[0030] The second mixture thus formed includes the one or more orthoborate esters, any unreacted alcohol(s), tocopherol compound(s), sterol compound(s), and/or boron-containing compound(s) which may remain, and the remainder of the original composition containing the tocopherol and/or sterol compound(s), namely impurities such as pesticides, fertilizers, co-boiling hydrocarbons, etc. It is preferable to allow the reaction in which the orthoborate esters are formed to proceed as close to completion as possible, and thus maximize the formation of tocopherol and/or sterol orthoborate esters. While the borate esterification process is reversible and will attain one of several equilibria states if allowed, the reaction can be conducted to shift the reaction so as to maximize ester production, as discussed in more detail below, and thus increase the amount of tocopherol and/or sterol ultimately recovered. The borate esterification process will proceed at room temperature. However, the reaction may be carried out more rapidly at an increased temperature. Thus, in accordance with preferred embodiments of the present invention, the esterification reaction may be carried out at temperatures of from about 40° C. to about 305° C. for a sufficient length of time, and at varying pressures as discussed below. A more preferred temperature is from about 100° C. to about 225° C., and an even more preferred temperature range is from about 160° C. to about 200° C. At temperatures in excess of 100° C., the condensation water produced during the esterification reaction can be substantially eliminated.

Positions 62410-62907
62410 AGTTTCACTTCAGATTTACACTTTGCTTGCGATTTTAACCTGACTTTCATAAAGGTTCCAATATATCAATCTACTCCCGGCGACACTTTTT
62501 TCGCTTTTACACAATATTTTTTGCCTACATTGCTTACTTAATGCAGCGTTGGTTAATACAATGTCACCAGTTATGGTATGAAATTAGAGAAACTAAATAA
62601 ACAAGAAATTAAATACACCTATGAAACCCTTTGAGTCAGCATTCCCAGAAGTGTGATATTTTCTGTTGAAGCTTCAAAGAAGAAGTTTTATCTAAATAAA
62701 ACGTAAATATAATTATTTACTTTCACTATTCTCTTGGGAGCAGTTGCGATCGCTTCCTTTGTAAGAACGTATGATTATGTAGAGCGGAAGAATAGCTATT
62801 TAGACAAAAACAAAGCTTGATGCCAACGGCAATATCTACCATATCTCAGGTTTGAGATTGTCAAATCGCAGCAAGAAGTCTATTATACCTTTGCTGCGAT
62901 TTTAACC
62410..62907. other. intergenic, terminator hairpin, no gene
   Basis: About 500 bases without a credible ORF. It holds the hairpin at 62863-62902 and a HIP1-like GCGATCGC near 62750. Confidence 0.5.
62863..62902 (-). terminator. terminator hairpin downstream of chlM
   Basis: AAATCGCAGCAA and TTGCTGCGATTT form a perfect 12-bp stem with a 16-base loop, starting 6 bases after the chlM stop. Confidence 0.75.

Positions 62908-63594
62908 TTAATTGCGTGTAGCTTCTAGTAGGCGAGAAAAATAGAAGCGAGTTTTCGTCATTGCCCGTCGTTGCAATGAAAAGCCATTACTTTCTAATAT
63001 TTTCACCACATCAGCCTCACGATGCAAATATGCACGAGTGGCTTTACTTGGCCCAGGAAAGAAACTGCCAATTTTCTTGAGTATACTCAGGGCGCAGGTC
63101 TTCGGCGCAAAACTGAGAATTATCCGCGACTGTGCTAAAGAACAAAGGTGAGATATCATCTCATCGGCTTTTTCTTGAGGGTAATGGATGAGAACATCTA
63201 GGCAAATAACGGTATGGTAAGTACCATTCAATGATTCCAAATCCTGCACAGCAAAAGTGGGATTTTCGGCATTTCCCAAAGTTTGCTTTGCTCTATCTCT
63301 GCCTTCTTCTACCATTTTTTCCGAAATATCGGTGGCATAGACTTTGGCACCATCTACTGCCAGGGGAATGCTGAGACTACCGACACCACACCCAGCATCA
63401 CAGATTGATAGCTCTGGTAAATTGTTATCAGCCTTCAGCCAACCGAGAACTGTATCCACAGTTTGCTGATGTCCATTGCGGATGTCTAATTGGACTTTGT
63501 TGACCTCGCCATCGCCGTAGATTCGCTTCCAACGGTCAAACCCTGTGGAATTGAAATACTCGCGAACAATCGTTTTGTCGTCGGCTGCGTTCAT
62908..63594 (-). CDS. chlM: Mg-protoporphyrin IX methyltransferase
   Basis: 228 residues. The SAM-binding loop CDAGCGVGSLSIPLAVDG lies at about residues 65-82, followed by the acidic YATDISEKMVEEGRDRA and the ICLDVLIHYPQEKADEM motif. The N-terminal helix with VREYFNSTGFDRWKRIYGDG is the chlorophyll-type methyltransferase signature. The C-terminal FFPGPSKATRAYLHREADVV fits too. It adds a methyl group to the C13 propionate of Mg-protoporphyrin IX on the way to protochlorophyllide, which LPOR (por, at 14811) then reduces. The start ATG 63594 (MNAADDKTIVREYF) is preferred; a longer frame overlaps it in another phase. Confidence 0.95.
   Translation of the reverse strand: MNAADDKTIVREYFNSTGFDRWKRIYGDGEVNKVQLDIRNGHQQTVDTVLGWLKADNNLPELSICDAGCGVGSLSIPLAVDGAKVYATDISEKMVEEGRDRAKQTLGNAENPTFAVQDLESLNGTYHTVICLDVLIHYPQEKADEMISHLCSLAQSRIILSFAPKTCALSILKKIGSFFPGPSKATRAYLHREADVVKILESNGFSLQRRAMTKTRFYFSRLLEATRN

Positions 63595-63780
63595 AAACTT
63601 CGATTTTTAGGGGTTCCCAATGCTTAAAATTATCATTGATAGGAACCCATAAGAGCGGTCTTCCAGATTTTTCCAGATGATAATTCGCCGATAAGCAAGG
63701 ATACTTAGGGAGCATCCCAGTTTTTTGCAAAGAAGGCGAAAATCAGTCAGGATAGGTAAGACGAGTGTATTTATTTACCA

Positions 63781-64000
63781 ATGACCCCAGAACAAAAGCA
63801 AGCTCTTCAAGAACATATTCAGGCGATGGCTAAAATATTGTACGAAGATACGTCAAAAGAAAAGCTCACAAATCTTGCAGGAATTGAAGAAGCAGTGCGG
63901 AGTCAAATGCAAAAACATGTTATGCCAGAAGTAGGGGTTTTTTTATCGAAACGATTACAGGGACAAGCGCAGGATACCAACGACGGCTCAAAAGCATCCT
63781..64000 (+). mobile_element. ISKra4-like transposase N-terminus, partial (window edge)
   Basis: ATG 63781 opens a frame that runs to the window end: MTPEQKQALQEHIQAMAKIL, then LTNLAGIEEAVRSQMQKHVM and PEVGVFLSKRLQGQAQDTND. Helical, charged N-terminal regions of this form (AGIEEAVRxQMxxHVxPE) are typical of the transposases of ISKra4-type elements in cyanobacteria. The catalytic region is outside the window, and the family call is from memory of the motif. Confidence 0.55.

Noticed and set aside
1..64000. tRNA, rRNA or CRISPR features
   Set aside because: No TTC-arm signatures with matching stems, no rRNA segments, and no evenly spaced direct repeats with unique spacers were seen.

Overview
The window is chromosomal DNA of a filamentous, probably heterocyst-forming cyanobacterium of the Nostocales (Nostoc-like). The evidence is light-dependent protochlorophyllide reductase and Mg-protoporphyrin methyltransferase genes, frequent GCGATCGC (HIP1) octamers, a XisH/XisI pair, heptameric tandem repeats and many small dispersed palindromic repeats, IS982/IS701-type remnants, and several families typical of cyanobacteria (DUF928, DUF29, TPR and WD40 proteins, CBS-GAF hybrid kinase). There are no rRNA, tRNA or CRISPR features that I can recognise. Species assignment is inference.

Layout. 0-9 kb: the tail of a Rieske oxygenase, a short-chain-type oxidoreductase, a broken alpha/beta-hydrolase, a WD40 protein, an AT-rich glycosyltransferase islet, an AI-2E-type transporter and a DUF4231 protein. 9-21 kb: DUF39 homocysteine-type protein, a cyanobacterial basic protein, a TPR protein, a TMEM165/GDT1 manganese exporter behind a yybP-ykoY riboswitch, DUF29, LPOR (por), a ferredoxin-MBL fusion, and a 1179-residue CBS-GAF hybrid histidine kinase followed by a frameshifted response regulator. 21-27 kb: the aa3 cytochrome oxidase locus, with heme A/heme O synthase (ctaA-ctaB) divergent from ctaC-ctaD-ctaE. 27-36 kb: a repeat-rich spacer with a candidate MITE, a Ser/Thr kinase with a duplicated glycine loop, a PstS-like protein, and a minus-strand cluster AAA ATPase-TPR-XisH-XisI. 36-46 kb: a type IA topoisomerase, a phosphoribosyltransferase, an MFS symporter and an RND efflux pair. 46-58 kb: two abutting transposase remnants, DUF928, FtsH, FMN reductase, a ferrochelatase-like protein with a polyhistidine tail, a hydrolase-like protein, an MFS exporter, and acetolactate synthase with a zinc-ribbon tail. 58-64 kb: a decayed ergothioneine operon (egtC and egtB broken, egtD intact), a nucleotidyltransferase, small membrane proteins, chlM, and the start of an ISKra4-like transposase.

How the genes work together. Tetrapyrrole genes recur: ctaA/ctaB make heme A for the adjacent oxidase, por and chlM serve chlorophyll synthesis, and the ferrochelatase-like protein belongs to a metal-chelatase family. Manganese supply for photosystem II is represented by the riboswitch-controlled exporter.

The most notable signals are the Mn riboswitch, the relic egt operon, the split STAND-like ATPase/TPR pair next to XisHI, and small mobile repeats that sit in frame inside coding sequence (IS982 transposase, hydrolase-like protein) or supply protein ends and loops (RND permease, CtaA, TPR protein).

[0031] Temperatures during the esterification process should also be maintained below the boiling points of the tocopherol and/or sterol compound(s) in order to minimize the loss of the compounds due to their distillation prior to the formation of the one or more orthoborate esters. Materials less volatile than the tocopherol and/or sterol compound(s) and any co-boiling impurities may preferably be removed during esterification by using the preferred higher temperatures previously set forth.

[0032] If desired, in order to aid in the removal of the water and other volatiles during the esterification reaction, the pressure during esterification may be lowered. Thus, in accordance with preferred embodiments of the present invention, the esterification reaction may be carried out at pressures of from about atmospheric pressure to as low as 1 mm Hg, or even lower, for example, 0.1 mm Hg, so long as the temperature is maintained low enough to prevent the distillation of the tocopherol and/or sterol compound(s). Thus, when the pressure during esterification is below 1 mm Hg, the temperature should be maintained at or below about 250° C. to ensure that a minimum amount of the tocopherol and/or sterol compound(s) distill. In one preferred embodiment of the present invention, the esterification reaction will be carried out at pressures less than or equal to 5 mm Hg. A particularly preferred embodiment of the present invention includes conducting the esterification at temperatures of from about 110° C. to about 130° C., under a pressure of from about 1 mm Hg to about 5 mm Hg.

[0033] Another option, though not preferred for environmental reasons, which may be employed to assist in the removal of water and other volatiles during the esterification process is the addition of a non-reactive, volatile solvent such as, for example, aliphatic hydrocarbon solvents, aromatics, C3-10 alcohols and mixtures thereof

[0034] Removal of esterification by-products, especially water, is preferred during the esterification reaction as this prevents reformation of the tocopherol and/or sterol compound(s) via hydrolysis of the borate esters prior to removal of the low-boiling impurities. Moreover, as the removal proceeds, the reaction proceeds more towards completion, and the potential loss of tocopherol and/or sterol compound(s) due to premature reformation of these compounds through potential condensation reactions is prevented.